Investigation of cake fouling and pore blocking phenomena using fluid dynamic gauging and critical flux models

William J. T. Lewis, Tuve Mattsson, Yong-Min Chew, Michael R Bird

Research output: Contribution to journalArticle

7 Citations (Scopus)

Abstract

Cake growth during a low pressure cross-flow microfiltration (MF) of a Kraft lignin suspension was studied using fluid dynamic gauging (FDG). This is the first paper to discuss the identification of fouling mechanisms and their transition points based on simultaneous, in situ and in real-time FDG measurements of cake layer thickness and flux. The FDG results were used to quantify the significance of membrane pore-level fouling phenomena which occur at an early stage of the filtration. A flux decline of approximately 75% was attributed to membrane pore fouling i.e. deposition on the surface of the membrane which caused direct blocking of the membrane pores. We present here a novel toolset for quick and achievable diagnosis of membrane fouling mechanisms, which can accelerate innovations in membrane technology and process optimisation. Furthermore, this innovative approach showed good agreement with a mathematical approach, based on a critical flux model, which was applied to raw flux data. In addition to cake thickness measurements, destructive strength testing of the fouling layer showed an increase in cohesive strength over time. The results showed that filter cakes formed by Kraft lignin become harder to remove by shear stress as they become thicker during the course of the filtration. A removal mechanism for lignin layer under stress is also proposed. The methodology described here can be applied to rapidly predict and assess routes to performance improvements in cross-flow MF.

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Gaging
fouling
Hydrodynamics
fluid dynamics
Fluid dynamics
Fouling
Lignin
Fluxes
membranes
Membranes
porosity
lignin
Microfiltration
cross flow
Membrane technology
Membrane fouling
Thickness measurement
Shear stress
Suspensions
Innovation

Cite this

Investigation of cake fouling and pore blocking phenomena using fluid dynamic gauging and critical flux models. / Lewis, William J. T.; Mattsson, Tuve; Chew, Yong-Min; Bird, Michael R.

In: Journal of Membrane Science, Vol. 533, 01.07.2017, p. 38-47.

Research output: Contribution to journalArticle

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abstract = "Cake growth during a low pressure cross-flow microfiltration (MF) of a Kraft lignin suspension was studied using fluid dynamic gauging (FDG). This is the first paper to discuss the identification of fouling mechanisms and their transition points based on simultaneous, in situ and in real-time FDG measurements of cake layer thickness and flux. The FDG results were used to quantify the significance of membrane pore-level fouling phenomena which occur at an early stage of the filtration. A flux decline of approximately 75{\%} was attributed to membrane pore fouling i.e. deposition on the surface of the membrane which caused direct blocking of the membrane pores. We present here a novel toolset for quick and achievable diagnosis of membrane fouling mechanisms, which can accelerate innovations in membrane technology and process optimisation. Furthermore, this innovative approach showed good agreement with a mathematical approach, based on a critical flux model, which was applied to raw flux data. In addition to cake thickness measurements, destructive strength testing of the fouling layer showed an increase in cohesive strength over time. The results showed that filter cakes formed by Kraft lignin become harder to remove by shear stress as they become thicker during the course of the filtration. A removal mechanism for lignin layer under stress is also proposed. The methodology described here can be applied to rapidly predict and assess routes to performance improvements in cross-flow MF.",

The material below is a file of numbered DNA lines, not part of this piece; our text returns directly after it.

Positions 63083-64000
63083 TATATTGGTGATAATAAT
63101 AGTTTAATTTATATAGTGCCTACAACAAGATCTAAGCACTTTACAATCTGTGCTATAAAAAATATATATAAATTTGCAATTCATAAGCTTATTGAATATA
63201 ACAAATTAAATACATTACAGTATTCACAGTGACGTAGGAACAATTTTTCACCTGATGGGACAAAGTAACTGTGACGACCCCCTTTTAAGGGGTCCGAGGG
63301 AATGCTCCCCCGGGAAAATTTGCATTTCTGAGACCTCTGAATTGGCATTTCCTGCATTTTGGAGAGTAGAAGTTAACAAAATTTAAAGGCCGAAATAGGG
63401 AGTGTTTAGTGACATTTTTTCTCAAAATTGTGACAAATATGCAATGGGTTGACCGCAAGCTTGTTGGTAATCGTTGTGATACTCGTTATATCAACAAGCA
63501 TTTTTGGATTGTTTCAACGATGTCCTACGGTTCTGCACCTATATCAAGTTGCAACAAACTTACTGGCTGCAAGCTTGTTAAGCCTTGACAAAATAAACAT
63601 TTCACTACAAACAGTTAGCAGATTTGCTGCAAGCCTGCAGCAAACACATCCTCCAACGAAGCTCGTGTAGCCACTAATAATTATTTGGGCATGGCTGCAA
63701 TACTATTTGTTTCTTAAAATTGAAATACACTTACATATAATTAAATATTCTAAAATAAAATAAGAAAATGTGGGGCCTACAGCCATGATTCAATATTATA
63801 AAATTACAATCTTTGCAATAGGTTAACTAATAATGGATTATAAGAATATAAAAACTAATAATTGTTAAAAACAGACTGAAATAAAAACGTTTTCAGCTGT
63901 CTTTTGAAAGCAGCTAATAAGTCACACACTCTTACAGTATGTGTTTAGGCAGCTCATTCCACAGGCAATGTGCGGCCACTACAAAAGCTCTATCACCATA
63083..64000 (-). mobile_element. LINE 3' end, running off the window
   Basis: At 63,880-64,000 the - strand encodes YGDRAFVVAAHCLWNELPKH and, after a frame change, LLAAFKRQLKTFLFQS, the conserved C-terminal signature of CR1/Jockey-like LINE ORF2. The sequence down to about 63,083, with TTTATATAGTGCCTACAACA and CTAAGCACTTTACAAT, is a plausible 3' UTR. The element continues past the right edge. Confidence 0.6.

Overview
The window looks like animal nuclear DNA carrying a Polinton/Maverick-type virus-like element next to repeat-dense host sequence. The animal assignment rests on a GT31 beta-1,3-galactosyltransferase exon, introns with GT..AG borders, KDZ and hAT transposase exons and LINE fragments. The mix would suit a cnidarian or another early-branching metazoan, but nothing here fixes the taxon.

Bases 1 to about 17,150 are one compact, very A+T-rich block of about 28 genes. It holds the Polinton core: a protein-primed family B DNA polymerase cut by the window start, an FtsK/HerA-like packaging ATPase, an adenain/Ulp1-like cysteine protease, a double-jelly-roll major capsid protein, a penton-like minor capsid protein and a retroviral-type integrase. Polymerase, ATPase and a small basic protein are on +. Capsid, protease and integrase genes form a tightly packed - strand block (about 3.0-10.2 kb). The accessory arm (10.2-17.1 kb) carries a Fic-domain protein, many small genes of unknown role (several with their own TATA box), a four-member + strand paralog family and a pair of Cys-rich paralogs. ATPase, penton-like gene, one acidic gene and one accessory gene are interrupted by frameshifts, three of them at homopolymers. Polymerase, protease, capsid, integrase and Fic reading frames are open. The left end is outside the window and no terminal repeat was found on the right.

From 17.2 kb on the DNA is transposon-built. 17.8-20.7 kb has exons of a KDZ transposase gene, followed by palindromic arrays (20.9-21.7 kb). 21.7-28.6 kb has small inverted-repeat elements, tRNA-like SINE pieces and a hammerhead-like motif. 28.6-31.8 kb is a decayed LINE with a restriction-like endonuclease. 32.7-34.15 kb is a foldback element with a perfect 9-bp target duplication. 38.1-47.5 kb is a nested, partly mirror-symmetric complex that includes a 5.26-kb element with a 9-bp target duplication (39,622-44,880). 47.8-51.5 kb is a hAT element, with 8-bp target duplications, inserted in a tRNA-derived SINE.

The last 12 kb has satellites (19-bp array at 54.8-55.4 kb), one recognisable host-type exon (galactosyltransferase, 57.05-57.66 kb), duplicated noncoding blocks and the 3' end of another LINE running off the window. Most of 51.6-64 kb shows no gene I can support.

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AB - Cake growth during a low pressure cross-flow microfiltration (MF) of a Kraft lignin suspension was studied using fluid dynamic gauging (FDG). This is the first paper to discuss the identification of fouling mechanisms and their transition points based on simultaneous, in situ and in real-time FDG measurements of cake layer thickness and flux. The FDG results were used to quantify the significance of membrane pore-level fouling phenomena which occur at an early stage of the filtration. A flux decline of approximately 75% was attributed to membrane pore fouling i.e. deposition on the surface of the membrane which caused direct blocking of the membrane pores. We present here a novel toolset for quick and achievable diagnosis of membrane fouling mechanisms, which can accelerate innovations in membrane technology and process optimisation. Furthermore, this innovative approach showed good agreement with a mathematical approach, based on a critical flux model, which was applied to raw flux data. In addition to cake thickness measurements, destructive strength testing of the fouling layer showed an increase in cohesive strength over time. The results showed that filter cakes formed by Kraft lignin become harder to remove by shear stress as they become thicker during the course of the filtration. A removal mechanism for lignin layer under stress is also proposed. The methodology described here can be applied to rapidly predict and assess routes to performance improvements in cross-flow MF.

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